Targeting inflation when averaging over time window
By contrast, average-inflation targeting frameworks can alleviate downward pressures on inflation and output and thus anchor inflation expectations closer to, or even at, the target (see Mertens and Williams 2019). To make up for undershooting during lower-bound episodes, these frameworks overshoot the target at other times.
An important aspect of these frameworks is their reliance on the promise to keep interest rates lower than in standard inflation targeting; this is designed to push inflation above target following periods when policymakers are constrained by the effective lower bound. The underlying mechanism is thus similar to forward guidance but can be applied more systematically because inflation overshooting is codified in the framework. As a result, future inflation promises might be viewed as more credible.
Averaging over a fixed time window
One example of a policy framework that embeds such inflation overshooting focuses on averaging over a fixed time window. This approach aims to steer a moving average of current and past inflation rates toward the target rate over a specific time frame. It is thus similar to standard inflation targeting, but accounts for past inflation rates to evaluate progress toward the target over a specific window. As such, it does not let bygones be bygones but rather makes up for past misses of the inflation target.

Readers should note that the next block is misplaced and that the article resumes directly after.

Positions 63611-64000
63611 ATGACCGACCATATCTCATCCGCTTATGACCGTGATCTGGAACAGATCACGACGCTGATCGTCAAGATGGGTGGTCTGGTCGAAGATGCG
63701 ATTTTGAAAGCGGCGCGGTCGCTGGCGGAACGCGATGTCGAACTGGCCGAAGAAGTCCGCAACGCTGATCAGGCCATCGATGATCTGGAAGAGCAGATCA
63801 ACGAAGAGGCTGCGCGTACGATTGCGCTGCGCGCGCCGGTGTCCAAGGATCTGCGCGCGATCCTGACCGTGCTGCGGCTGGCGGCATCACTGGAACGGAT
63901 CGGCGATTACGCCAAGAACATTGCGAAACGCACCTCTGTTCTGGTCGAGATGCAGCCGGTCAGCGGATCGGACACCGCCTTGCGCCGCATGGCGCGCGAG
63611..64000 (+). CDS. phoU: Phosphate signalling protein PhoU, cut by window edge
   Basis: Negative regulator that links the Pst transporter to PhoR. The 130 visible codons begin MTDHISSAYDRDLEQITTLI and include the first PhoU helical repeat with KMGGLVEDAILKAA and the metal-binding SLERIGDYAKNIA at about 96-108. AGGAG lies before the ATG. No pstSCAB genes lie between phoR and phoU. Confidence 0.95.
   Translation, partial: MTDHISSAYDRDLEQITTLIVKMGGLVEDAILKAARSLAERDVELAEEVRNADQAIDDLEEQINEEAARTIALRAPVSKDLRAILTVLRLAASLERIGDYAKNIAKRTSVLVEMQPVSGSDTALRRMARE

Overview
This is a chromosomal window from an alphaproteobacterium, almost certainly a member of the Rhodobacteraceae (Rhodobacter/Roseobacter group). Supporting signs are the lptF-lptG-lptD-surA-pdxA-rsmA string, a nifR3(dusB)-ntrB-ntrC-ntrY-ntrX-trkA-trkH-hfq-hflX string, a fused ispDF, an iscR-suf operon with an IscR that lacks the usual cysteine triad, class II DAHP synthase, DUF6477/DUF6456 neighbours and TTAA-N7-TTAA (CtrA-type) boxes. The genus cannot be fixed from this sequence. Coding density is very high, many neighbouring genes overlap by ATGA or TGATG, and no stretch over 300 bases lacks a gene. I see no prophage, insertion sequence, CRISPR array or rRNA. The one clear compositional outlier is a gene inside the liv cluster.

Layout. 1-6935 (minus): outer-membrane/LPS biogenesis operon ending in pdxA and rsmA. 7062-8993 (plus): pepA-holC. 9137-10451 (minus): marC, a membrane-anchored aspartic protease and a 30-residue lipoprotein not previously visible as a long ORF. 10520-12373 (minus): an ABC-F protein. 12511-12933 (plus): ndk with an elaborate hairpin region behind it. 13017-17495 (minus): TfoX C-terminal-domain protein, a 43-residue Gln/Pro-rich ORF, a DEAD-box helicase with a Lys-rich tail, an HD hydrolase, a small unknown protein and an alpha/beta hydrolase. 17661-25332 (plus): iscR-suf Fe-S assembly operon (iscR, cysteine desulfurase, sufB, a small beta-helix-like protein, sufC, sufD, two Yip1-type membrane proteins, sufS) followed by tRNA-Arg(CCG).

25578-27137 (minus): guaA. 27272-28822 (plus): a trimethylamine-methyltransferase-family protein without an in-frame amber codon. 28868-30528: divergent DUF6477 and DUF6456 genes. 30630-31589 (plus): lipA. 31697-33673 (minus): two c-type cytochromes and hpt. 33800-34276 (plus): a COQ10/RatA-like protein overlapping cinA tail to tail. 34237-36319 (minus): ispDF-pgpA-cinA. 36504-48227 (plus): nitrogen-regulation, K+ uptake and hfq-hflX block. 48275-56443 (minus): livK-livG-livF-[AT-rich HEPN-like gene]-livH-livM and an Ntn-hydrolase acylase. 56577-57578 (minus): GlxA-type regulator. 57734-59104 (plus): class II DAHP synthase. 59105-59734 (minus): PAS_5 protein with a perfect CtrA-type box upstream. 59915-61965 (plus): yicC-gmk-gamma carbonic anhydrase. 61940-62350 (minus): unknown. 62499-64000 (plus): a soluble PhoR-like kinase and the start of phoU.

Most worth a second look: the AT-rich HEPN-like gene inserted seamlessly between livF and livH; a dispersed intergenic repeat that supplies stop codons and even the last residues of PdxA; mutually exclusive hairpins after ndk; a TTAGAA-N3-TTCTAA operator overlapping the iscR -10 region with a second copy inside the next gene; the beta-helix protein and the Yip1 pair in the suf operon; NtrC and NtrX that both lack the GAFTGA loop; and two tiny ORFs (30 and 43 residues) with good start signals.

The light blue line in Figure 2 shows that inflation overshoots the target following the negative shock to make up for lower inflation in the past. To bring the average inflation rate back to target, the central bank sets interest rates lower following the shock than it would under standard inflation targeting. As a result, the more expansionary monetary policy mitigates the initial decline in inflation and boosts it thereafter. Importantly, in its simplest form, policymakers under this framework make up for both negative and positive inflation deviations from target. Therefore, policymakers would also need to be ready to raise interest rates and conduct a more restrictive monetary policy than they would under standard inflation targeting to make up for periods with above-target inflation.
When the policy is credible, Amano, Gnocchi, and Leduc (2020) find average-inflation targeting to be an effective monetary policy framework in models with liquidity-constrained households in which inflation expectations are partly backward looking. They also calculate that the optimal averaging period is relatively short, about two years or less, in standard macroeconomic models when policymakers can be constrained by the effective lower bound (see also Budianto, Nakata, and Schmidt 2020).